Though Patil is focusing on health care for now, nearly every government entity could be revolutionized with the help of data. After collaborating with companies like Waze during Hurricane Sandy , the Federal Emergency Management Agency has invested in data-driven infrastructure that swiftly identifies areas of need during a disaster. Researchers at the University of California, Berkeley, are currently investigating data relating to mandatory sentencing in the criminal system, calculations that could save prisons money and reduce recidivism rates. Most recently, a study that found a correlation between climate change and violent conflict made its way into Obama’s State of the Union speech.
“ Literally, data can save lives.” – DJ Patil
On the flip side, Patil must also ensure that the enormous amounts of data collected under the government’s watch are both secure and free from the exploitive tendencies of private companies. Recently, for instance, the administration has focused on educational apps tailored to individual students. By tracking students’ online habits, educators can zero in on their needs. But once the data is collected, under current law it can also be sold for marketing purposes. Patil is a fierce opponent of such practices. A newcomer to Washington politics, he’ll have to wade into this and other contentious policy debates.
By turning to Patil, Obama is placing a bet on an iconoclastic risk taker, a classic disrupter in the mold of Silicon Valley techies. His trailblazing path to the pinnacle of data science involved skirting the rules and tilting against traditional institutions. He was suspended from school, roundly rejected by admissions offices, and befuddled HR directors who couldn’t figure out where he would fit in. But through a combination of blinding intelligence, a laserlike focus on the real-world applications of science and an uncanny ability to see alternative paths, he willed his way to the top of this cutting-edge profession. Now the question is: Can he succeed inside the U.S. government, the mother of all rulebound institutions, a risk-averse bureaucracy and stifler of innovation?
DJ Patil chats with colleagues at the White House. (Photo: Chris Usher for Yahoo News)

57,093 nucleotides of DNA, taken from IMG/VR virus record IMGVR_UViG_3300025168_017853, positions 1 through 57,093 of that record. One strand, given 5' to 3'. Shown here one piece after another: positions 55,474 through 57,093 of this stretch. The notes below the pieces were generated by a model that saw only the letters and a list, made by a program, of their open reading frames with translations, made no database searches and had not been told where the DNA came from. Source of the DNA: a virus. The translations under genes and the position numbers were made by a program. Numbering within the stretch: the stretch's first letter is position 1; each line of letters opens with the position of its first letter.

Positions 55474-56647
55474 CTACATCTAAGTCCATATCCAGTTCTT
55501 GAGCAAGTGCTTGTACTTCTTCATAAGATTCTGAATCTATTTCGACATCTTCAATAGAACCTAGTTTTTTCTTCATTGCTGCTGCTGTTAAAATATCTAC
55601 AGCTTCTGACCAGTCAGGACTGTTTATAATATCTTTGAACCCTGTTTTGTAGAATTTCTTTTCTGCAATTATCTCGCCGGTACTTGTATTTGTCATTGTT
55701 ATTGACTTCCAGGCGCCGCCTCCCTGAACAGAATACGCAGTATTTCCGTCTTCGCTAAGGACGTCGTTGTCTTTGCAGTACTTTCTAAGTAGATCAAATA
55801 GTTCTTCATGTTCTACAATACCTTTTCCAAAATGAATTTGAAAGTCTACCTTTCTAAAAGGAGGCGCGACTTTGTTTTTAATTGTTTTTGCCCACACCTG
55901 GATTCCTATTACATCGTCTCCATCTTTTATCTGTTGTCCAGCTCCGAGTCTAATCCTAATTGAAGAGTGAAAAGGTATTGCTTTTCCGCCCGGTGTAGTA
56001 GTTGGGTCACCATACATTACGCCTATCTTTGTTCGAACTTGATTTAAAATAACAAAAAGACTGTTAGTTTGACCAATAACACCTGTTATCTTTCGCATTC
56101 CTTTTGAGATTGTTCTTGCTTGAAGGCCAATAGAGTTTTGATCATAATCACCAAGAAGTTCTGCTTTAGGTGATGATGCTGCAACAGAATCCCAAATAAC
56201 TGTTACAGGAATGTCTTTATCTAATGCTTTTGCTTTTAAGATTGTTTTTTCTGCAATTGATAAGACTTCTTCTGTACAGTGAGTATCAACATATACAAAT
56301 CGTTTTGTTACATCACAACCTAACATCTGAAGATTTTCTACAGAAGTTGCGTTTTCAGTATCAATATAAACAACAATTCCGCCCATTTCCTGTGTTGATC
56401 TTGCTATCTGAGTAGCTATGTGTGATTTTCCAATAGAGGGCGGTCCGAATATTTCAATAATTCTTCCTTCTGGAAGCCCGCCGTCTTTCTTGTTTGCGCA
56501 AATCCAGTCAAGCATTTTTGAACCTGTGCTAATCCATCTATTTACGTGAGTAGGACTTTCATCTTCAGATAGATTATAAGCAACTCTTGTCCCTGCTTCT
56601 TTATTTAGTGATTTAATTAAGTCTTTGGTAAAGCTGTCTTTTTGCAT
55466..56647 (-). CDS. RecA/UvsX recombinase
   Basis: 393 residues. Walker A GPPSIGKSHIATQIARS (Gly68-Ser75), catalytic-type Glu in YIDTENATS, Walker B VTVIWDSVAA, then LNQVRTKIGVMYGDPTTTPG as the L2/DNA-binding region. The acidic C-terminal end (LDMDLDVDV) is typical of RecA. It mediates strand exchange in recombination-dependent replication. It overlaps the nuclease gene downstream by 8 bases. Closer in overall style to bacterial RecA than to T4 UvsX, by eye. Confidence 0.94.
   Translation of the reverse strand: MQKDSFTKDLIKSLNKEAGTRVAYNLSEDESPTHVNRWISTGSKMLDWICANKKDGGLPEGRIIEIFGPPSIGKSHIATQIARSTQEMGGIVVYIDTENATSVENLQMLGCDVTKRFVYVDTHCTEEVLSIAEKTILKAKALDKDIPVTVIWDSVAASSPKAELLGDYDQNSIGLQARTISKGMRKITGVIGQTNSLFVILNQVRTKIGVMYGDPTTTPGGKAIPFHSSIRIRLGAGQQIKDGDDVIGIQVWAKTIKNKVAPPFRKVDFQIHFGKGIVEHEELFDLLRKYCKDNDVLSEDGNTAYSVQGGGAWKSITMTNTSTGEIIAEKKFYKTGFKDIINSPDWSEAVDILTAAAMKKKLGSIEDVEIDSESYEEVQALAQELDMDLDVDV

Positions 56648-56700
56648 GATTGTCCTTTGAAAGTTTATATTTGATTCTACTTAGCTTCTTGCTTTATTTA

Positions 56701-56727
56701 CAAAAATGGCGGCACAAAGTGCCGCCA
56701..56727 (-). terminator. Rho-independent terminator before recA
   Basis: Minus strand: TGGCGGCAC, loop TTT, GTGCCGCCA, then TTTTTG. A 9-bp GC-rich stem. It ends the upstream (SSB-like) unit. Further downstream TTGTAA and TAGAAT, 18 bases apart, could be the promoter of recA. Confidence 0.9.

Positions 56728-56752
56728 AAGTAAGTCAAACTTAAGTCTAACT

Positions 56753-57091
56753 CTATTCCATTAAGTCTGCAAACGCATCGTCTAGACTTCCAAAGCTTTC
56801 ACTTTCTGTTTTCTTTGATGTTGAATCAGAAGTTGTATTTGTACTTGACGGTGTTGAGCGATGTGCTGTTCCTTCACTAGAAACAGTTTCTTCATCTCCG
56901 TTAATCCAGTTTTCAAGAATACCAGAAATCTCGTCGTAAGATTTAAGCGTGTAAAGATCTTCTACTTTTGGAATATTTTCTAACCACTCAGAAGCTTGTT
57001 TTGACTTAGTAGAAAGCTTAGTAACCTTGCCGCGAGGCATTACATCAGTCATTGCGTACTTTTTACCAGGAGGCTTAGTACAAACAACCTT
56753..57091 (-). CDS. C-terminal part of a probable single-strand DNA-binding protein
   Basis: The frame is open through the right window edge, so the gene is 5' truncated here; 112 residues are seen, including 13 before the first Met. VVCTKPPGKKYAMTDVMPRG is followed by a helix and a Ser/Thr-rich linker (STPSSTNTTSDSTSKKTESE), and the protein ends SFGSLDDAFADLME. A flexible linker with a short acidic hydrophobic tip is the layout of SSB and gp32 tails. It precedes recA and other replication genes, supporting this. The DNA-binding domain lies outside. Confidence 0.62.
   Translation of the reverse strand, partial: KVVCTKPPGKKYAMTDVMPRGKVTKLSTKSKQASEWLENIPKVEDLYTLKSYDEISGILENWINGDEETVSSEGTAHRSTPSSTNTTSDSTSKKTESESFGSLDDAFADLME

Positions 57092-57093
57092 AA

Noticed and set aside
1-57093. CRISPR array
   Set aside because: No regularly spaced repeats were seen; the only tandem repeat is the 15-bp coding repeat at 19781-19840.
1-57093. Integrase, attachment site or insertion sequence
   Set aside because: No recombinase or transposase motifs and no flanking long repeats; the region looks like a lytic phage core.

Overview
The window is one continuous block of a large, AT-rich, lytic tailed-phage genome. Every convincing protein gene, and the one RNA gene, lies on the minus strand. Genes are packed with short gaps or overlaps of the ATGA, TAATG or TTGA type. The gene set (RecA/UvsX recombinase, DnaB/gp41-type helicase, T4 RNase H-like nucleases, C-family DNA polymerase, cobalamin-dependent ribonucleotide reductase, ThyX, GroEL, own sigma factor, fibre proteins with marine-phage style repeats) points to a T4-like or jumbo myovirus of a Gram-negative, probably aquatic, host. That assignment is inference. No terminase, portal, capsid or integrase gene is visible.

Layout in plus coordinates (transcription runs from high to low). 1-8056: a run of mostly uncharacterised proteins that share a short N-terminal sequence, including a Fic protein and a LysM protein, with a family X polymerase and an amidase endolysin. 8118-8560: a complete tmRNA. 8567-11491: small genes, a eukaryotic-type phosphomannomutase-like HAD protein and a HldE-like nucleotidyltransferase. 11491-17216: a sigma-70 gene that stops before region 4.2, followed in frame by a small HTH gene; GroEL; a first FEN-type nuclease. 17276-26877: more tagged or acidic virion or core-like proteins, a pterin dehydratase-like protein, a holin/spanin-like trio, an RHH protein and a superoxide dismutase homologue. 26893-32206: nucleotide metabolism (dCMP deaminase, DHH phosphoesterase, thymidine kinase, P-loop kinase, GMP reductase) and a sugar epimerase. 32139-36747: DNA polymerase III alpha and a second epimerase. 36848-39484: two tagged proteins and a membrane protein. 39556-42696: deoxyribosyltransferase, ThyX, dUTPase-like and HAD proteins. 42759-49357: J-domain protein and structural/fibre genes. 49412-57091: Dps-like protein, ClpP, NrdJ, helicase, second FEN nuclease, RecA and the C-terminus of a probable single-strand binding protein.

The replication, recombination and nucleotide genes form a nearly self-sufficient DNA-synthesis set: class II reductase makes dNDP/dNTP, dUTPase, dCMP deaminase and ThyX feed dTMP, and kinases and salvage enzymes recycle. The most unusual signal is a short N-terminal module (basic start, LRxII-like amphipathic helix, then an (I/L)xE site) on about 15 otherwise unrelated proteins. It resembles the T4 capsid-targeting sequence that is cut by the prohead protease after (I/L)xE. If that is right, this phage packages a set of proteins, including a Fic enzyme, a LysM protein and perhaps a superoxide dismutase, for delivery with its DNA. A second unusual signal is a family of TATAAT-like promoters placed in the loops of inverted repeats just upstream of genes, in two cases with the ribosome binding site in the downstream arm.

“The biggest challenge for DJ is going to be human and organizational, rather than technical,” said Steven Weber, a professor at Berkeley’s School of Information and Political Science who has interacted with Patil in the field. “I don’t think he’s going to be able to walk into that office and say, ‘Look at all this great data we have, we can build this and we can build that, we can build this and we can build that.’ But I know that’s going to go through his head.”
Silicon Valley High
Patil was born in 1974 as Dhanurjay Patil, and grew up in the unharvested suburbs of Cupertino back when the Bay Area was better known for its fruit orchards than its office parks. His father, Suhas, immigrated from Jamshedpur, India, to earn his PhD in electrical engineering at MIT, studying under greats like Harold Edgerton (best known for his mind-bending strobe flash photography of milk drops). After graduating, he set out for Silicon Valley to build his own successful semiconductor business, Cirrus Logic.
Growing up, DJ was bored by rote science and math lessons — the step-by-step instructions he was taught in school. But at home he became steeped in the ethos of garage-based businessmen like Dave Packard and Bill Hewlett. Patil and his father cleared out an extra room in his childhood home to re-create Edgerton’s experiments, tinkering away for hours on weekends. Captivated by the unpredictability of physical movement, he devoured James Gleick’s book “Chaos: Making a New Science,” a seminal study of chaos theory.
“I started really reading and I thought: ‘This is fascinating,’” he told me last month in an empty conference room in the Eisenhower Executive Office Building, where we were surrounded by framed pictures of iconic moments in science and tech history. “But I didn’t have the mathematical skills to really understand it.”